Finished in 2003.
Queried and rejected by a lot of U.K. agents.
Moved to the U.S. in 2004. Rewrote book and queried U.S. agents with no luck. Put book in drawer with five other drawer books and started writing seventh book.
2006 – agent liked #7; he offered to represent me and started shopping the older novels, including The Dust of 100 Dogs.
Sold The Dust of 100 Dogs to Flux in late 2007.
Publication in 2009.
I think that makes it an even decade between idea and book. I’m really hoping to slim that down next time around.
What were the challenges (literary, research, psychological, and logistical) in bringing the book to life?
The big challenge when it came to publishing The Dust of 100 Dogs was my location.
Even as late as 2004, many agencies refused to accept email, which made things very expensive for someone like me, who had to spend up to $60 per full manuscript sent.
On the more positive side, that same location made the Irish history research easier through generous neighbors who offered their libraries of books I would have never found elsewhere.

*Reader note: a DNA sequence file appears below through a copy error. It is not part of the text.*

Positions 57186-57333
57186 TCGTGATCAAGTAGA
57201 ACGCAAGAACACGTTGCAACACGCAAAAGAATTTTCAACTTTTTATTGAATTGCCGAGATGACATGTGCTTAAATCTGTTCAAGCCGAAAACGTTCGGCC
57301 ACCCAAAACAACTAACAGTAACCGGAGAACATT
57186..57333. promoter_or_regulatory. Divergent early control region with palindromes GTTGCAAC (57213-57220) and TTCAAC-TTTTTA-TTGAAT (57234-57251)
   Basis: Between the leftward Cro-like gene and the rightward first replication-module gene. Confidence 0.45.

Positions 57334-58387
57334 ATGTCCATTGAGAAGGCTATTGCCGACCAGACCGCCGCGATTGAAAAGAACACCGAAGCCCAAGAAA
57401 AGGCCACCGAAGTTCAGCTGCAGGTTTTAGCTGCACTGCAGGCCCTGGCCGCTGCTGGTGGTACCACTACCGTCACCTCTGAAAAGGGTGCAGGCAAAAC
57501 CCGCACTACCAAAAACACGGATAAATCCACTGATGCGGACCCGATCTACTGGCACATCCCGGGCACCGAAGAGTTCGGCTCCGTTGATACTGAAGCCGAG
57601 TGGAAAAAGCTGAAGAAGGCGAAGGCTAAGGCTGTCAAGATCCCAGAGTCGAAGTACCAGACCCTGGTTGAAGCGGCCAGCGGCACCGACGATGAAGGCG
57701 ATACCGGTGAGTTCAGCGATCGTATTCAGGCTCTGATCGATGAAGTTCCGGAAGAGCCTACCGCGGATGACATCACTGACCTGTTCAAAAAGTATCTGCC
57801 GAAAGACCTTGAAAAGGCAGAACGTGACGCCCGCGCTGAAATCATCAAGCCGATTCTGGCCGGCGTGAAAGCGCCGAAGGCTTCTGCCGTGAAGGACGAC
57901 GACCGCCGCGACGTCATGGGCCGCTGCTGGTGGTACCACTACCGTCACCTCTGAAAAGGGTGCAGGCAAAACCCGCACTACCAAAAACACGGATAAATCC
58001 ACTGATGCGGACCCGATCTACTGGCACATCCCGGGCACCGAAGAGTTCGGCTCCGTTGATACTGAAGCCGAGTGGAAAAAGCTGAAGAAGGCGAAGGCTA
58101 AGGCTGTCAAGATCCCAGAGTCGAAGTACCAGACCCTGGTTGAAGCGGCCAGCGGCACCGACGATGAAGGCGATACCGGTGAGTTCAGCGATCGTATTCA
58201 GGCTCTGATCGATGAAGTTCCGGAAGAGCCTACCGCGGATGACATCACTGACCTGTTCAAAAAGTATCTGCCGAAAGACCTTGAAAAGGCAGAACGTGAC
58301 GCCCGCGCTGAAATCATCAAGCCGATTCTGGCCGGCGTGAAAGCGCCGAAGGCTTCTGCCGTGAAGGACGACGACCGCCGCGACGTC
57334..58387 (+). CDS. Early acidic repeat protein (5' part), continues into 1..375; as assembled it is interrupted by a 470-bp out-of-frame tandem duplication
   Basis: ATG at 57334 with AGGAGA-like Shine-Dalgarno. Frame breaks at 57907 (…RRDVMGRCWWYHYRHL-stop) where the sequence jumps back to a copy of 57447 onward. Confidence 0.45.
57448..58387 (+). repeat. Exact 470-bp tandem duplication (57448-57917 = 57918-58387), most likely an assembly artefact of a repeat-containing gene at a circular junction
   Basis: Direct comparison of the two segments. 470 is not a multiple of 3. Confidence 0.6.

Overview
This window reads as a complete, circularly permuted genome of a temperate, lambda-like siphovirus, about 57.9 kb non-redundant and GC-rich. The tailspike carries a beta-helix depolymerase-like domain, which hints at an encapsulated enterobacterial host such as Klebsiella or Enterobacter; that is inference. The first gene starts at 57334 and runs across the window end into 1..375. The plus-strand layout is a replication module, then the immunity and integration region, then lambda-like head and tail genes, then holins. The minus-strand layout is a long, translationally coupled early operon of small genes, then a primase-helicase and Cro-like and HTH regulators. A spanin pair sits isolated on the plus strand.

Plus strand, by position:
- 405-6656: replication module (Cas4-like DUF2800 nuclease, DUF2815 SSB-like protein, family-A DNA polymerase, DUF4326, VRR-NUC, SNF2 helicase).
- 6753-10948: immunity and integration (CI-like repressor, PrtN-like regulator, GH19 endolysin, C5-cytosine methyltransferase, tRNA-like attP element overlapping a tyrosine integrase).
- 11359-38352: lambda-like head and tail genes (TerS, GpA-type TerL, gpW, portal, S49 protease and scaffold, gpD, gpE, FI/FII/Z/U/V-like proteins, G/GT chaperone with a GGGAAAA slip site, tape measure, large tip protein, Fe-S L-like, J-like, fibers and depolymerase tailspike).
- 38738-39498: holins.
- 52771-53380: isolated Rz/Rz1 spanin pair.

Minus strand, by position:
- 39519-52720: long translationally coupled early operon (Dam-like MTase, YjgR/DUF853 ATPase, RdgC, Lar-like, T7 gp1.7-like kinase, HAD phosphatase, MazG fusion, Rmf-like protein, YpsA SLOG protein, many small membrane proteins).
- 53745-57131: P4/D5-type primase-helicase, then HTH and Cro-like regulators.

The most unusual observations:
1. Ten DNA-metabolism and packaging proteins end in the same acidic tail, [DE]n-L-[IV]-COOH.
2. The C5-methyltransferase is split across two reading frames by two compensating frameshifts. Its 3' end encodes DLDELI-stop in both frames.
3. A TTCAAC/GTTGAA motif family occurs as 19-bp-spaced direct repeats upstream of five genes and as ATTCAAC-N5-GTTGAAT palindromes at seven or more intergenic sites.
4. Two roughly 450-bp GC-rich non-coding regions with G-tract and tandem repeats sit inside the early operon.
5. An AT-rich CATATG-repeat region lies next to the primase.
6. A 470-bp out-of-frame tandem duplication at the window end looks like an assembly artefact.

How do you balance your life as a writer with the responsibilities (speaking, promotion, etc.) of being an author? Or, more globally, how is that adjustment going?
Though I enjoy promoting, I’m still most excited by writing, and I’ve trained myself to turn off the Internet before noon when I am writing new material.
As promotion becomes a bigger part of my life, I plan to invoke the “I’m Allowed to Disappear Any Time I Want” rule at least twice a year.
What do you do outside the world of books?
I’m a mother of young children, and I run a contracting business from home.
At different times in my life I’ve been: a breeder of rare poultry; a photographer; a master printer; a pizza delivery driver;an electrician; a self-sufficient smallholder; a swimming addict; and (my favorite job ever) a literacy teacher.
And now that I’ve settled into my new home here in the U.S., I’ve started serving on my community library board as well as the swimming pool board. (Spot my two favorite things.)
What can your fans look forward to next?
I just finished a YA book called Ignore Vera Dietz and I’m working on another historical/contemporary YA mix that I should finish by December, all going well.